Gurpreet Singh Dhindsa: Flying school & cafe shut, income down to Rs 400 a day: Pandemic grounds India’s top paraglider | More sports News


NEW DELHI: An indomitable spirit and never-say-die attitude of a cornered boxer defines Gurpreet Dhindsa — a paraglider who always flew with the dream of putting India on the world paragliding map. He came close last year, but the decision to not bring paragliding into the mainstream fold by the Indian sports authorities left India devoid of what Dhindsa and his mates believed was a sure-shot Asian Games medal. Two years from that day, Dhindsa, sitting in his small rented house in Bir, stares at another long-drawn battle — against coronavirus, with his flying school and cafe shut, and the tourism-dependent village’s income graph plummeting towards the zero mark.
The picturesque Bir in Himachal Pradesh is known for its ecotourism and spiritual studies, with monasteries peppering the region that is also a popular paragliding destination among pilots and tourists from across the world.
The sport last came to prominence in India back in 2015, when the country hosted the Paragliding World Cup; but it would be fair to admit that the tournament did little in terms of giving a boost to a sport that, for many, remains a vacation adventure activity.
But Dhindsa wants to change that notion, even when he continues to hit roadblocks and finds little support. To do that, he runs a paragliding school called PG Gurukul. He also runs a cafe nearby to cater to the tourists and pilots who generally throng to the region from September to December.
But all that seems set to change.
The pandemic-forced lockdown means Dhindsa’s flying school won’t have any students, tourists won’t risk travelling for some time and his cafe will be out of business. The result is that he emptied his pockets to pay the cafe rent for June and has nothing left to keep it open.
“I paid the rent (for the cafe) for June but will probably have to shut it down after this. I have already let go of the staff, but for one boy,” said Dhindsa talking to “There’s no sale, hardly Rs 300-400 a day. It doesn’t even pay for my own cup of coffee (laughs). A couple of friends drop in and we pass the time, that’s all.”

(Photo: Video grab from ‘Once Upon a Sky’)
The last two students of his flying school went back in March, and Dhindsa doesn’t see the COVID-19 situation improving very soon for things to go back to normal again, though he keeps getting enquiries.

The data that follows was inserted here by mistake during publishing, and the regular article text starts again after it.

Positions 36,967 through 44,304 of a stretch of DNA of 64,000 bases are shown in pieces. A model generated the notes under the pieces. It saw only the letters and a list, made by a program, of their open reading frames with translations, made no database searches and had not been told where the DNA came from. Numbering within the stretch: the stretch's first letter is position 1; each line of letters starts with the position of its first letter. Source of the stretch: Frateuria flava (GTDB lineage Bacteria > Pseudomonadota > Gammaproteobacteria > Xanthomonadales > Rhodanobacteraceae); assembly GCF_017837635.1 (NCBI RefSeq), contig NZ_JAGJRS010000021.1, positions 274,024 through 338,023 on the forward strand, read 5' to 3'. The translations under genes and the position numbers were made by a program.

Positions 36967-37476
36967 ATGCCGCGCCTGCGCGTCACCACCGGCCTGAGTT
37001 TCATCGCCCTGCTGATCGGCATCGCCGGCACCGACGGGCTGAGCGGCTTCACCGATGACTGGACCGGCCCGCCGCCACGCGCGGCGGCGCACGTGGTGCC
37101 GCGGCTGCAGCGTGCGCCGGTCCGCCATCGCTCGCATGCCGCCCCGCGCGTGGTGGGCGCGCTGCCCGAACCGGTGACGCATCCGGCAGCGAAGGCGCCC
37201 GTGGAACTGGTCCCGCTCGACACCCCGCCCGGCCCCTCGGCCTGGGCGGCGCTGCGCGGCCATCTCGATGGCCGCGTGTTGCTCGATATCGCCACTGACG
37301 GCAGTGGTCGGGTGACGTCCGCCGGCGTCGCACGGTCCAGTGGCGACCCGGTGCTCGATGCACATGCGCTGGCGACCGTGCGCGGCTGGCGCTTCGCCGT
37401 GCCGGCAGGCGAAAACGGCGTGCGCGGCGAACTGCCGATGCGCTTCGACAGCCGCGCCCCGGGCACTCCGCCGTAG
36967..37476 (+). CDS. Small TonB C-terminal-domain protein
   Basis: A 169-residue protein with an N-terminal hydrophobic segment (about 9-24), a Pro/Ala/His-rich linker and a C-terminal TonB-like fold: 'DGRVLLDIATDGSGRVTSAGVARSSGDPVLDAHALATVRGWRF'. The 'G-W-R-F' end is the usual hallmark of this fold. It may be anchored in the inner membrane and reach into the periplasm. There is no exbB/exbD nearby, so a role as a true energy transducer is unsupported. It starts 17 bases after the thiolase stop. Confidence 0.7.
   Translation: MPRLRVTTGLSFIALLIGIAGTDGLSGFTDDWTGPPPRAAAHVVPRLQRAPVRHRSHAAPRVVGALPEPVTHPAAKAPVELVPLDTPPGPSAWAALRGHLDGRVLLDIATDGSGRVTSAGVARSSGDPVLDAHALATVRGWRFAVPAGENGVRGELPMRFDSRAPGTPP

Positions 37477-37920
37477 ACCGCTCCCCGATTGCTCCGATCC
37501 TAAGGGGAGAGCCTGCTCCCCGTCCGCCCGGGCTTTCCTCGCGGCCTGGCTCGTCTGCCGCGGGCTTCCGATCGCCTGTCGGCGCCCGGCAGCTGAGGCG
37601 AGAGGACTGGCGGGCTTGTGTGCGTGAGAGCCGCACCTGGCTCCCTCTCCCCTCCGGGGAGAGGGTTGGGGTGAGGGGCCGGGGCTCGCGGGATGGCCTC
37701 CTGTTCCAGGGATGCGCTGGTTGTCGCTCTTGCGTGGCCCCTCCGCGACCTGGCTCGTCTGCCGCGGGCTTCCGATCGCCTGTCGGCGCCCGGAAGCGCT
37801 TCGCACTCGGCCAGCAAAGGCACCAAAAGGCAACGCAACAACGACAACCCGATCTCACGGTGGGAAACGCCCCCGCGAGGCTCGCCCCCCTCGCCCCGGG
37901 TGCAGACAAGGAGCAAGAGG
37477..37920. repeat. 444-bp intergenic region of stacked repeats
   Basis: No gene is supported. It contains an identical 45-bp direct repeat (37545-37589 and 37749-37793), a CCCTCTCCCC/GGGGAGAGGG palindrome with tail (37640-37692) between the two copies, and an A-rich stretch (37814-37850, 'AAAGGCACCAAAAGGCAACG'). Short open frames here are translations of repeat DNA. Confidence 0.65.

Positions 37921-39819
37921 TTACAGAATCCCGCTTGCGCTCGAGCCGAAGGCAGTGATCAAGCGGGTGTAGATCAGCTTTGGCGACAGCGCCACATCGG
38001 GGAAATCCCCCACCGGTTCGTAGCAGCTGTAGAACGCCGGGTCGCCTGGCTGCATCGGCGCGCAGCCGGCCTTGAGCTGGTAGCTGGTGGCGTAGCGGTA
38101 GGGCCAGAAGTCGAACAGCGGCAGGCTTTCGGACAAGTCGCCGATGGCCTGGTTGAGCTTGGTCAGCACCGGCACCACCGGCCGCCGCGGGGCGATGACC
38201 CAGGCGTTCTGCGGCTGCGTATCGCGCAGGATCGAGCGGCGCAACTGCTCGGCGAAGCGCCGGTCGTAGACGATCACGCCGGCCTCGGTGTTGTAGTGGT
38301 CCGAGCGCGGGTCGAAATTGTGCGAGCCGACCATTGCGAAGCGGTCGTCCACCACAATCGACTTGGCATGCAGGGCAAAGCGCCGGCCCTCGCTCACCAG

“Calls have been coming (to ask) ‘when does it re-open?’ I have no answer to give them. I say watch the news, watch the website. If it opens, we will let you know,” said the 53-year-old Dhindsa, who is a BHPA (British Hang Gliding and Paragliding Association) certified paragliding instructor.
“In effect, I haven’t made any income since December 15 last year. The last proper course ended in December. In March, I had two students, who finished (and left), and then the lockdown happened.”

At the moment, though, Dhindsa has made up his mind that it’s time for a pack-up. And he doesn’t want to fall back on his family in Chandigarh to pay the rent for his businesses that aren’t making any money.
“I am going to put everything in a storage room and give up, as I don’t have the money to pay the rent,” said Dhindsa, whose last notable finish as a competitor came at the 2016 Turkish Pre-World Cup, where he finished fourth.
“I don’t think it (the season) will open up in October either. If October-November doesn’t happen, our next season goes to March. If not even then, they open up in December.
“I have family to fall back on, but I can only do that for my own sustenance, not for paying my employees or keeping my cafe open,” he said.

(Photo: Video grab from ‘Once Upon a Sky’)
The only solace for Dhindsa is being in a village that hasn’t faced any real scare of the coronavirus thus far. That allows the people in Bir to move out, but there’s no work or income.
“Living in a village is relatively comfortable as compared to the city. People in Mumbai and all, I have been talking to, they are having a tougher time. Here, it’s a village, so I can always go to the field next door and take a walk or even head up the mountain if I can avoid the houses,” said the veteran paragliding pilot and coach.
Though times are tough right now, Dhindsa’s career has seen some good times and support from like-minded quarters.
Last year in October, the 53-year-old Dhindsa, who is still an active competitor, was struggling for funds for his trip to Macedonia to participate in the World Championships. It was nothing new, but when the owner of an adventure sports company read about his struggle in a story, he came forward to help and keep Dhindsa’s plans afloat.
Earlier this year, a documentary on Dhindsa’s life, titled ‘Once Upon a Sky’, was also released — which highlights the fact that his contribution to the sport isn’t going unnoticed, even if support from the official quarters is still missing.

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